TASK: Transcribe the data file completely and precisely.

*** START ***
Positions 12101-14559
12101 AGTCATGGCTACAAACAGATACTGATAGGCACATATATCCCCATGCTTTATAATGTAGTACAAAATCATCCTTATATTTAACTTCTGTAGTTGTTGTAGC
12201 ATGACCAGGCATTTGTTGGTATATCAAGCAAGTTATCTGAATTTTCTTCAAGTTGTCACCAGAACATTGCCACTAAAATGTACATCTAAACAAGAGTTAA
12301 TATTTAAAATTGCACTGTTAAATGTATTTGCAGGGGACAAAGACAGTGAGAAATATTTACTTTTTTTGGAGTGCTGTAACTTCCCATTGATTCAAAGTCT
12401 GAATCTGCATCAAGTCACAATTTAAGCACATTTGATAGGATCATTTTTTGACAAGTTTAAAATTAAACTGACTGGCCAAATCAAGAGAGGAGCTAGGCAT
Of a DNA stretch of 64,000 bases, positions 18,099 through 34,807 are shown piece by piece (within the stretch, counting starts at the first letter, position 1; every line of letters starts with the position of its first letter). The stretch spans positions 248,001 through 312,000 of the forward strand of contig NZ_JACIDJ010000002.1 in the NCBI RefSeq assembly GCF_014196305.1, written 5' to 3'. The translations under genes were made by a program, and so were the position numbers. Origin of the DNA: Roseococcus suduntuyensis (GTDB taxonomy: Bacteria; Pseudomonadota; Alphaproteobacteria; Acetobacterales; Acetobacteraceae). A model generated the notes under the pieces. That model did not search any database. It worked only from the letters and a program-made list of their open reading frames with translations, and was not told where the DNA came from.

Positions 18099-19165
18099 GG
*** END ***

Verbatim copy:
Positions 12101-14559
12101 AGTCATGGCTACAAACAGATACTGATAGGCACATATATCCCCATGCTTTATAATGTAGTACAAAATCATCCTTATATTTAACTTCTGTAGTTGTTGTAGC
12201 ATGACCAGGCATTTGTTGGTATATCAAGCAAGTTATCTGAATTTTCTTCAAGTTGTCACCAGAACATTGCCACTAAAATGTACATCTAAACAAGAGTTAA
12301 TATTTAAAATTGCACTGTTAAATGTATTTGCAGGGGACAAAGACAGTGAGAAATATTTACTTTTTTTGGAGTGCTGTAACTTCCCATTGATTCAAAGTCT
12401 GAATCTGCATCAAGTCACAATTTAAGCACATTTGATAGGATCATTTTTTGACAAGTTTAAAATTAAACTGACTGGCCAAATCAAGAGAGGAGCTAGGCAT
Of a DNA stretch of 64,000 bases, positions 18,099 through 34,807 are shown piece by piece (within the stretch, counting starts at the first letter, position 1; every line of letters starts with the position of its first letter). The stretch spans positions 248,001 through 312,000 of the forward strand of contig NZ_JACIDJ010000002.1 in the NCBI RefSeq assembly GCF_014196305.1, written 5' to 3'. The translations under genes were made by a program, and so were the position numbers. Origin of the DNA: Roseococcus suduntuyensis (GTDB taxonomy: Bacteria; Pseudomonadota; Alphaproteobacteria; Acetobacterales; Acetobacteraceae). A model generated the notes under the pieces. That model did not search any database. It worked only from the letters and a program-made list of their open reading frames with translations, and was not told where the DNA came from.

Positions 18099-19165
18099 GG